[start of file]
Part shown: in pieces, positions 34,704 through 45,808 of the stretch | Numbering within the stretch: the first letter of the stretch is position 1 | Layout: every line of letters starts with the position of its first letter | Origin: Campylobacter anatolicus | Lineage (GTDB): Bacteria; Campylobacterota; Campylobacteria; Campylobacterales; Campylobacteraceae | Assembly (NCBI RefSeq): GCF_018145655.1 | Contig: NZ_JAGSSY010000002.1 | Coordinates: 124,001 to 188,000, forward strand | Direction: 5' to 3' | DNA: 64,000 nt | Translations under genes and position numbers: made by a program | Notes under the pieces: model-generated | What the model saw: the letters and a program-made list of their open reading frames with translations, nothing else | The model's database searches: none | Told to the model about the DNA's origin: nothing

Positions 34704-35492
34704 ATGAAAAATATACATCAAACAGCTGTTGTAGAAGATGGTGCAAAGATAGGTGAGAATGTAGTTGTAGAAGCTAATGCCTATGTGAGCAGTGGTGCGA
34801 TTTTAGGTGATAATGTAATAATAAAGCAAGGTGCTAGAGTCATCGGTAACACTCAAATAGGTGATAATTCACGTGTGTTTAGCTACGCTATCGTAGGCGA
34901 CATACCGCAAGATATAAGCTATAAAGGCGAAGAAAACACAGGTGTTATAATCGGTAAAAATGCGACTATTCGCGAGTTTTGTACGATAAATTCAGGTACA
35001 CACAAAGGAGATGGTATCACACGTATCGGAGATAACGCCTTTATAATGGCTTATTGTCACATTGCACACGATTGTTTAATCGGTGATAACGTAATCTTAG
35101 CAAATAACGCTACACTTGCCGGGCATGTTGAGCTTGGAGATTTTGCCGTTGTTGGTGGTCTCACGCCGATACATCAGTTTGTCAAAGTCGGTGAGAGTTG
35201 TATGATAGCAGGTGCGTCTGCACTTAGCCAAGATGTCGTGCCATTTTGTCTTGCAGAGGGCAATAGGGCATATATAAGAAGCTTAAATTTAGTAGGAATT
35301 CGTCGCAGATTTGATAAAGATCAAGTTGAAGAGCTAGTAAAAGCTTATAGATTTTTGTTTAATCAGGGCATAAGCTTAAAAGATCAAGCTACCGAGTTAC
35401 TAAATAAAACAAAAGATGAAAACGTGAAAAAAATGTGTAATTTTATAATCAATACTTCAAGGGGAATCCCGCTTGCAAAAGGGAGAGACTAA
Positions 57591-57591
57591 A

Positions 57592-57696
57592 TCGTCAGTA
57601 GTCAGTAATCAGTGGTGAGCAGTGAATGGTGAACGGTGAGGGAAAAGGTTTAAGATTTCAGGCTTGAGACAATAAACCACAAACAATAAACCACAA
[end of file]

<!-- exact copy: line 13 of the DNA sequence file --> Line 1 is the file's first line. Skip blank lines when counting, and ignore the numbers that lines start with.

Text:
Positions 57592-57696